The 4th of July is one of my two favorite holidays (the other is Thanksgiving). In both cases you know what to expect in terms of food and the schedule for the day; you pretty much know what to wear; and there are no gifts involved. L was well aware of my preference for these 2 holidays as well as my love of fireworks so together we looked forward to mid-summer with its heat (well, he wasn’t so fond of the heat), blooming gardens, picnics and other gatherings with friends and fireworks. So when friends invited me to join them for a neighborhood barbeque on the $th I was delighted to accept. I picked up another invited couple and headed off to our friends. I knew that they had included some neighbors and others that I didn’t know but was looking forward to ‘new blood’ in the usual mix of our circle. So how come three hours later I found a way to arrange for someone else to drive the friends I had picked up home, slipped out of my hosts’ home without saying goodbye and barely made it to my car before bursting into sobs?
The truth is that my tears of grieving have all come at the most unexpected times–none more unexpected than this. I began to be aware of an undercurrent of discomfort early in the evening. I ignored it. All during dinner and the dessert that followed I laughed with everyone else at oft-told stories from the past, some new adventures from the present and stories of the antics of various grandchildren. Nothing unusual there. I was aware of a certain discomfort when it came to the folks I didn’t know–they were all delightful interesting people and yet I was unsure if they knew that L had died and I was a recent widow. Because I talk freely about L in the company of our close friends I found myself holding back even though there were stories that would have been appropriate for me to share. If they didn’t know I didn’t want to put a damper on the festivities and if they did know? Well, same story. So i found myself being quieter than usual–observing rather than actively participating.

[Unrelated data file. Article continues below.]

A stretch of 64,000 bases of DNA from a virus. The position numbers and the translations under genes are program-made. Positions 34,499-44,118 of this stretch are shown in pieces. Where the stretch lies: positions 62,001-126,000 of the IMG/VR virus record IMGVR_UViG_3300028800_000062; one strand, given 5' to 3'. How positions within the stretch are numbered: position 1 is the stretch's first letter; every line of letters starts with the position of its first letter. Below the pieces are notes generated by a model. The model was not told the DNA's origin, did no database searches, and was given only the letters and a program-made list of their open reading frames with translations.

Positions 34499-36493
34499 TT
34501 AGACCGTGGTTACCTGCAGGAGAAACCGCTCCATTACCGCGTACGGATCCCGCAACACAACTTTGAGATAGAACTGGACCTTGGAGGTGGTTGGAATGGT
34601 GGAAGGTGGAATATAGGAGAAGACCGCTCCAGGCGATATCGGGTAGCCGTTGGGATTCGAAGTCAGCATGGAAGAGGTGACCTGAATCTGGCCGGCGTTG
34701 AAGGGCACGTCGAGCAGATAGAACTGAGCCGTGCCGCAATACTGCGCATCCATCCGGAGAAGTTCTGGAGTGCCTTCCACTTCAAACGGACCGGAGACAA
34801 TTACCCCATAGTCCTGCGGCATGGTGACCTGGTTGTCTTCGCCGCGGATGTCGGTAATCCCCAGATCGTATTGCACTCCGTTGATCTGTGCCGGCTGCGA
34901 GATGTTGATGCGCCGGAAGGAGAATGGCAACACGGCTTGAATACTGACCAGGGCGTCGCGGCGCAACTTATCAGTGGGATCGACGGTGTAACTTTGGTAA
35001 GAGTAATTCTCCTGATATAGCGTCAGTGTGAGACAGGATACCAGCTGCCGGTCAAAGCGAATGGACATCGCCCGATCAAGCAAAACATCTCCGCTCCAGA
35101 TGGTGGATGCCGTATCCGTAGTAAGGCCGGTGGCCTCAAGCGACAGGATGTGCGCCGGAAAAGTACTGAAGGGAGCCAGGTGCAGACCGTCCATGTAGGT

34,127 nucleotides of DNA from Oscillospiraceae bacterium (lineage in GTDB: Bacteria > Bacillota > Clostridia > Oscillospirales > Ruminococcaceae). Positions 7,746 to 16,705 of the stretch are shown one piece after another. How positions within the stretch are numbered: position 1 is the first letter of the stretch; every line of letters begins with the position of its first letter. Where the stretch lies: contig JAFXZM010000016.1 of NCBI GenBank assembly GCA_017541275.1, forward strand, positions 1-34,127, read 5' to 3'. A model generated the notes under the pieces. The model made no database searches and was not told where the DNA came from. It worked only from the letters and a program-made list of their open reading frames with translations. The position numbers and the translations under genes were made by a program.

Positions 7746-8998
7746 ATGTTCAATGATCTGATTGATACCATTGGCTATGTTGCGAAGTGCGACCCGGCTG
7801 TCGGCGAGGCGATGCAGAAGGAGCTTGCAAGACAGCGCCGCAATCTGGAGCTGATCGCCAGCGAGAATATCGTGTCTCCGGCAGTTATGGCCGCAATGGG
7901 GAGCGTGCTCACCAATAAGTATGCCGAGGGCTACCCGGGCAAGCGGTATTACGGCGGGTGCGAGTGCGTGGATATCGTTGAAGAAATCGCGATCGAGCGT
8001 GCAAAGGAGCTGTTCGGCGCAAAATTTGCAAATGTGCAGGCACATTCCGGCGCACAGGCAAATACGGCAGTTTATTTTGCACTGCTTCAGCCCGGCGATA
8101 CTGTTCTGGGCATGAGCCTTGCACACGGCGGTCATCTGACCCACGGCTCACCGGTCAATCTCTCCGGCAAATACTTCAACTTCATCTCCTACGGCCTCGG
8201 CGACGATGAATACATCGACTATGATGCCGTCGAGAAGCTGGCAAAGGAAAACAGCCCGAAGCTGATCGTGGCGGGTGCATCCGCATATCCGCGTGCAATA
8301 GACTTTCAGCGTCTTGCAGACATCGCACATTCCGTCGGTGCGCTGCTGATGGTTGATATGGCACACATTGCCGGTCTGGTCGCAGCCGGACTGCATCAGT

By the time dessert was being served I was beginning to realize that I was really close to the edge. Suddenly I was aware that my close friends all had their partner plus children plus g’children–in short they had support well beyond friendships. And although we all know families can be dysfunctional–in these cases there is a closeness among the generations that is downright inspirational. Because L and I never had children (and obviously no g’children) I think what struck me was that absence in my life in a way I had never even considered it before and the very fact that we don’t get do-overs (at least in a situation like this) was emotionally crippling in a way I had not yet faced.
In the days leading up to this event I had actually been feeling pretty proud of the way I was adjusting and finding my way. But I was truly fooling myself. The words that I found myself repeating over and over as I sat in my car sobbing were, “I don’t think I can do this.”
So where am I a couple of days past this moment? Struggling as I try to come to terms with the reality of L’s death–his absence from my daily life and the daily/weekly routine that was our shared life. I have my work. I have my friends. I have the comfort and security of a home. In short I have a great deal that I know others would like to have. But that life–that routine–those hours spent at the end of the day catching up and laughing together and yes, sometimes arguing…those are all behind me. I talk out loud to L every night before I go to sleep going over the events of the day as I would have if he were here. But the reality is that it’s not even close to being the same. And the true reality is that I need to figure out what my life is going to look like — for real — now that he’s not in it.